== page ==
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How you can help pangolins

National Geographic logo National Geographic 5/15/2019 Rachael Bale
a giraffe standing on top of a dry grass field: A Temminck’s ground pangolin searches for a meal of ants at a rehabilitation center in Zimbabwe. © Photograph by Brent Stirton, Getty/National Geographic A Temminck’s ground pangolin searches for a meal of ants at a rehabilitation center in Zimbabwe.

Pangolins, the world’s only mammal with scales, are being trafficked by the ton. In the first eight days of April 2019 alone, authorities seized two 14-ton shipments of pangolin scales in Singapore, representing an estimated 72,000 animals and worth a combined $90 million. In February, Malaysian law enforcement seized a 33-ton shipment of mostly whole, frozen pangolins.

The scales are used in traditional Chinese medicine, for everything from alleviating arthritis to helping nursing mothers with lactation, and their meat is considered a delicacy by some in Asia. They’re also hunted for bushmeat in central and West Africa. While we don’t know exactly how many are left in the wild, it’s obvious that this level of hunting isn’t sustainable.

Sometimes called “pinecones with legs,” pangolins are very sensitive creatures and for the most part don’t do well in captivity. In the wild, they’re slow to reproduce and give birth to only one baby at a time. Pangolins are nocturnal, solitary, and shy—nearly impossible for even the most dedicated field researchers to get a glimpse of. Just because you can’t see them doesn’t mean you can’t help them. Here are some suggestions:

  • Raise awareness about pangolins by sharing the National Geographic pangolin story on social media. One of the biggest challenges facing pangolins is that so few people know what they are and why they’re in such peril. As National Geographic Photo Ark photographer Joel Sartore says, “You won’t save what you don’t love.”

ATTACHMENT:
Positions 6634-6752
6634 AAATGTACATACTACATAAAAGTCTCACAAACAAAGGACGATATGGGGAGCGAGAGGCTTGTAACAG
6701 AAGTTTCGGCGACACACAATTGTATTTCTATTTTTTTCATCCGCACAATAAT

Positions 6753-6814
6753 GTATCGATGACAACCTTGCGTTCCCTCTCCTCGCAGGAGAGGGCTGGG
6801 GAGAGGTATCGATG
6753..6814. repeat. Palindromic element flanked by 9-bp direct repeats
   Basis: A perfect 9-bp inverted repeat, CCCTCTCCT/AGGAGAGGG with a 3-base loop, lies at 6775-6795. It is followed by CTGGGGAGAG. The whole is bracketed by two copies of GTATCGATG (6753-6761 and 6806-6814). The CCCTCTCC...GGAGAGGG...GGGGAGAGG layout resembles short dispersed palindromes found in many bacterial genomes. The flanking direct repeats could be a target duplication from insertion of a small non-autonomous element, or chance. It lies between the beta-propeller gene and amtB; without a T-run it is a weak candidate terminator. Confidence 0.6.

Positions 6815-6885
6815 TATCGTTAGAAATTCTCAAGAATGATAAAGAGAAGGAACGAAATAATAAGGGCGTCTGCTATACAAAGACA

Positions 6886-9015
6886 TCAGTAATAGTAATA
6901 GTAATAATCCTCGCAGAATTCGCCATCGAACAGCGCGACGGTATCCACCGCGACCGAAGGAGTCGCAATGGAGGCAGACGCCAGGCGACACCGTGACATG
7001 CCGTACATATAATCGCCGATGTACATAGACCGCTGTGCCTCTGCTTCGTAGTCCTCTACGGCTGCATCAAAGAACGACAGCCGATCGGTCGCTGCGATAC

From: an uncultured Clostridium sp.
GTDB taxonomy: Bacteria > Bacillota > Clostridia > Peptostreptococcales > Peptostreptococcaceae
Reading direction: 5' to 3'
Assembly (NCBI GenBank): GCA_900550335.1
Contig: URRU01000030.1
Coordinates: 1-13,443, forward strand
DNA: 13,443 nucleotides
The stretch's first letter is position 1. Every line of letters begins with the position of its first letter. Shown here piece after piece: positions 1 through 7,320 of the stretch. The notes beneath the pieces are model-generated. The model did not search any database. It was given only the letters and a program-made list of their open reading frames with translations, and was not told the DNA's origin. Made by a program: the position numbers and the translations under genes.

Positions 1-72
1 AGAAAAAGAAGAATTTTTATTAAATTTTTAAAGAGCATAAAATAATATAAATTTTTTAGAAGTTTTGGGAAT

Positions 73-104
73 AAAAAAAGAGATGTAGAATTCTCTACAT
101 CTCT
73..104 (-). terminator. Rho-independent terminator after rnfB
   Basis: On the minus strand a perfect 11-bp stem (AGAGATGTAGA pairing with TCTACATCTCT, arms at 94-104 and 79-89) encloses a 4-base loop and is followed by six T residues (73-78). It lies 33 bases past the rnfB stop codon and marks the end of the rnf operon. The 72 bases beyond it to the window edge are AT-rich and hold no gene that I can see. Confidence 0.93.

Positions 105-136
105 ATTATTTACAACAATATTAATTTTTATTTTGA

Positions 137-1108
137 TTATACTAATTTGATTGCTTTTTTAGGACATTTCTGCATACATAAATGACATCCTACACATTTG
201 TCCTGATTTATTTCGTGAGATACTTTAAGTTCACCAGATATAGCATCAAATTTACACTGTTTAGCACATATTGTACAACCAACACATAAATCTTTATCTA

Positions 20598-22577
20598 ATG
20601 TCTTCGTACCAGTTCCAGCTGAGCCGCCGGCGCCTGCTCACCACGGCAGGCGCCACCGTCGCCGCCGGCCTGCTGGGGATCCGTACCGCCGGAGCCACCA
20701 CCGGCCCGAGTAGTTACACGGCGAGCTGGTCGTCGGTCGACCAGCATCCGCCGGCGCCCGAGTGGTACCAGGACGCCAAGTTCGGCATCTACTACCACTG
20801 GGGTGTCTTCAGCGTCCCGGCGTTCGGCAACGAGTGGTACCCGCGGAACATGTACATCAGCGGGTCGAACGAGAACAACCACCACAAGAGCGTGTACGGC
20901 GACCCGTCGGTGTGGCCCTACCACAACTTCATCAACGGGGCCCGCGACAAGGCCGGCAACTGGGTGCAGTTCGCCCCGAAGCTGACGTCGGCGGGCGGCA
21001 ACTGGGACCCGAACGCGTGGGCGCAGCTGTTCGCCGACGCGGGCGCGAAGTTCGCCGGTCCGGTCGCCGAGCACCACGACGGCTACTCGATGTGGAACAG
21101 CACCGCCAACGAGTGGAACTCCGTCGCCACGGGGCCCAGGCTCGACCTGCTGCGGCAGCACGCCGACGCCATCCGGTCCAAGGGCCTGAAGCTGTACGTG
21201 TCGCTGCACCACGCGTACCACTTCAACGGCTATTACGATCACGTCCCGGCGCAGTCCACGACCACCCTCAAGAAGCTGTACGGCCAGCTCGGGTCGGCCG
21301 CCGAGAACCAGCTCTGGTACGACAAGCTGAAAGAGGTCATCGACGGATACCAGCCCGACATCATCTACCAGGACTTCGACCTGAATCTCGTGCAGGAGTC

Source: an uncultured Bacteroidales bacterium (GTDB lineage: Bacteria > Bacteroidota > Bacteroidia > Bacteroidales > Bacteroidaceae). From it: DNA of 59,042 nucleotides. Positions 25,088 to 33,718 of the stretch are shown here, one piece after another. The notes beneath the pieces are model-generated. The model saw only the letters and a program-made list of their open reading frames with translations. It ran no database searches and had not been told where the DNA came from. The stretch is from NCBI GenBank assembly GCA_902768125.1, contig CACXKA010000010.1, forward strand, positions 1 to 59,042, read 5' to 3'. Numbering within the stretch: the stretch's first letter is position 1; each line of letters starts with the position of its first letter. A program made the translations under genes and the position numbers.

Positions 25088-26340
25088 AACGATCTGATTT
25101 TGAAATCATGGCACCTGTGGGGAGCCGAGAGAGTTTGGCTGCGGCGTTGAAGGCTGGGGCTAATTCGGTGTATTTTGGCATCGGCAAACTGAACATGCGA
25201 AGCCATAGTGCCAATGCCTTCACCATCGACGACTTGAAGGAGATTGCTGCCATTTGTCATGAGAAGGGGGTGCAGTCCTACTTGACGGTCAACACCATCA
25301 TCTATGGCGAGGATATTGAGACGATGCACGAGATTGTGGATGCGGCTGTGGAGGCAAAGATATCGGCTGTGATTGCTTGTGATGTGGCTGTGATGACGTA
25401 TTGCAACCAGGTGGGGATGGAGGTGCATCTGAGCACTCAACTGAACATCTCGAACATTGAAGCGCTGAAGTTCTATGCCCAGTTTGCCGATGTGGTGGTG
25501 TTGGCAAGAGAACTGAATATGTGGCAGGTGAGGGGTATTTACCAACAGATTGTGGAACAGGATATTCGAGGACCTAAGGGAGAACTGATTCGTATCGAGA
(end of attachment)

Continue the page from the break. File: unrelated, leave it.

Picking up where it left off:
• Don’t eat pangolin meat, and don’t buy pangolin products.
  • Contribute to the new Pangolin Crisis Fund. A partnership between the nonprofits Wildlife Conservation Network and Save Pangolins, the fund will put 100 percent of every dollar raised directly toward pangolin conservation.
  • Help kids learn about pangolins and what makes them special. Half the profits from a new children’s book called “Pangy the Pangolin” go to benefit Save Pangolins.
  • Support Wildlife Watch, National Geographic’s investigative reporting project dedicated to shining a light on wildlife crime and exploitation. Wildlife Watch is a joint project between National Geographic Partners and National Geographic Society. You can contribute to this work here.
Wildlife Watch is an investigative reporting project between National Geographic Society and National Geographic Partners focusing on wildlife crime and exploitation. Read more Wildlife Watch stories here, and learn more about National Geographic Society’s nonprofit mission at nationalgeographic.org. Send tips, feedback, and story ideas to ngwildlife@natgeo.com.
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